Ganjfeh or Ganjafa is a kind of card game that is a treasure of understanding, and because of its multiplicity in use in the word, it has been called Ganjfeh. This game increases intellect and understanding.
Apparently, “Ganjafa” was not a typical game before the Safavid era. Mirza Sadegh, the author of Shahed Sadegh, who dedicated chapter 64 of his book to Ganjafa, writes as follows: This game is one of the inventors of Mirghiasuddin Mansour Shirazi, who lived during the Safavid era and was a brilliant and genius person.
Ahli Shirazi also has a booklet called Ganjfeh which contains 96 bits, and if we want to write each bite on white paper, it is a sheet of Ganjfeh. This person died in the year 942 AH, and if Ahli composed these couplets 30 years before his death, this game still does not date back to before the Safavid era.
Therefore, according to the surviving documents, this game was popular in the Safavid period.
During the Safavid period, especially during the reign of Shah Abbas I, it was familiar, but during the reign of Shah Abbas II, this game was like a forbidden game due to changes in society.
The playing cards consist of 8 groups of 12 pieces, which are in a set of 96 sheets, and each category has its name: slave, crown, sword, Ashrafi or red-gold, harp, Barat, coin (gold-white), and cloth. This game was the game of eight important government guilds and each of the 12 cards was as follows: one card in the name of the king and one card in the minister and the remaining 10 cards numbered 1 to 10. Most likely similar to today’s sentence game. The dimensions of these cards are small and about 3 by 4 cm. The weight is about 3 grams and is in the shape of oval and rectangular, which was used in the beginning only in the court.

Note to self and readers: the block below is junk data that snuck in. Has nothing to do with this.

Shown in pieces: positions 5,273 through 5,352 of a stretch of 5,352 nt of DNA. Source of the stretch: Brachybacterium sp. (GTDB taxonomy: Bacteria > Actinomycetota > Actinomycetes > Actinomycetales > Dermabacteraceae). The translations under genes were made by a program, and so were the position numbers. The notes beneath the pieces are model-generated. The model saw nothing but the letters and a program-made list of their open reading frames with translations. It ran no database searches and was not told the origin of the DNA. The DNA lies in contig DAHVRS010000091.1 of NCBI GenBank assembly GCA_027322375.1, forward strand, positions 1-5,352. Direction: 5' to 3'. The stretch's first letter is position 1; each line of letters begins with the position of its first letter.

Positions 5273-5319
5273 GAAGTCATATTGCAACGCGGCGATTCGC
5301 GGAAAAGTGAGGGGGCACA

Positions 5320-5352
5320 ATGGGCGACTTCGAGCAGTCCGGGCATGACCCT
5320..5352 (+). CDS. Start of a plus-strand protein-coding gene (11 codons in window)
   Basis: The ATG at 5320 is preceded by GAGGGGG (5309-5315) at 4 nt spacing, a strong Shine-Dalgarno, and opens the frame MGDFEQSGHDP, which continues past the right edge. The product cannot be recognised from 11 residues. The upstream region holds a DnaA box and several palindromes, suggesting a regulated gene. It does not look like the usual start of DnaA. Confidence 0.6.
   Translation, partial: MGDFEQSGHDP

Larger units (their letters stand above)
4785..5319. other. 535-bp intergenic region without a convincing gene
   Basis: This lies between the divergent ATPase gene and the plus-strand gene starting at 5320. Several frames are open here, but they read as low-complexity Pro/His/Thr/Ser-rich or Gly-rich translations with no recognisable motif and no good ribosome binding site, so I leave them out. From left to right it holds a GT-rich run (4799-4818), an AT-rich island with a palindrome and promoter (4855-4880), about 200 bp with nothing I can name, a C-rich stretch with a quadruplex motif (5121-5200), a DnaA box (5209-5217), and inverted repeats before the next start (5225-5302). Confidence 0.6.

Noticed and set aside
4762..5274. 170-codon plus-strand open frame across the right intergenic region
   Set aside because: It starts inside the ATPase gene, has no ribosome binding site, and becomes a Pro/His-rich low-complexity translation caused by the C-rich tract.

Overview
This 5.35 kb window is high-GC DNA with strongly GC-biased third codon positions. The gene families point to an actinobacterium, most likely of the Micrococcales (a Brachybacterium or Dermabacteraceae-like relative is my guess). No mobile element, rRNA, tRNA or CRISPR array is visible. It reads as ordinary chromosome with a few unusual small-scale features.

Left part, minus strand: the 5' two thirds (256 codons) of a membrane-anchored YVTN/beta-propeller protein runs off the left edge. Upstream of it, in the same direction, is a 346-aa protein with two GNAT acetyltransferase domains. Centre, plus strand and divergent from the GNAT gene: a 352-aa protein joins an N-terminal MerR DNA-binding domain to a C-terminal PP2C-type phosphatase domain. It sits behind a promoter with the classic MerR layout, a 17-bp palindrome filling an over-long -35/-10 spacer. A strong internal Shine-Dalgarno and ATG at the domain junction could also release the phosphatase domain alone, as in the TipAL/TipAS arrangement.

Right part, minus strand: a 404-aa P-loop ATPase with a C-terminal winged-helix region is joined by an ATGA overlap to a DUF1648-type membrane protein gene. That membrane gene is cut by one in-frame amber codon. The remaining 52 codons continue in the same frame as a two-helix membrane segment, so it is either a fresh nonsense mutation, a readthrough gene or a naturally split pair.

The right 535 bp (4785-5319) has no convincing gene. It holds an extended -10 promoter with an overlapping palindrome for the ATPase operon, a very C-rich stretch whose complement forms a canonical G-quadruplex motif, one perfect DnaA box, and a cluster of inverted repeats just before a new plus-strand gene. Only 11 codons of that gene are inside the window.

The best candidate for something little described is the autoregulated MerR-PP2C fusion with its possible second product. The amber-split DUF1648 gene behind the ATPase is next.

They are made of ivory and precious stones so in the book Joharnameh (Goharnameh) written by Mohammad Ibn Mansour, it is stated as follows: In the regions of Neyshabur, a turquoise-like jewel was extracted which was shaved for nard, chess and Ganjafa, But over time, as it spread to the general public, materials such as wood, palm leaves or paper were used to make these cards.
The reason for the gloss of these cards is the use of a material called lacquer. Lacquer is a brown or red substance obtained from plant and animal sources. Lacquer is a good background for decorating the structures of delicate and precise artistic examples and has a protective and covering aspect.
Beautiful examples of these cards are available in the Reza Abbasi Museum. These cards are rectangular, and the images on them are King, Queen, Lion, Dancer, Soldier, etc. These cards are decorated with lacquer art. Lacquer is a hard and potentially shiny coating or finish applied to materials such as wood or metal. The term originates from the Sanskrit word lākshā.
In Iran, lacquer works first became famous under the name of paper-mâché and have a long story in Iran. This art was used a lot during the Timurid, Safavid, and Zand periods.
The peak of the development of this art belongs to the Qajar period. In principle, varnish or the same oil was used to protect wooden and paper works and polish them.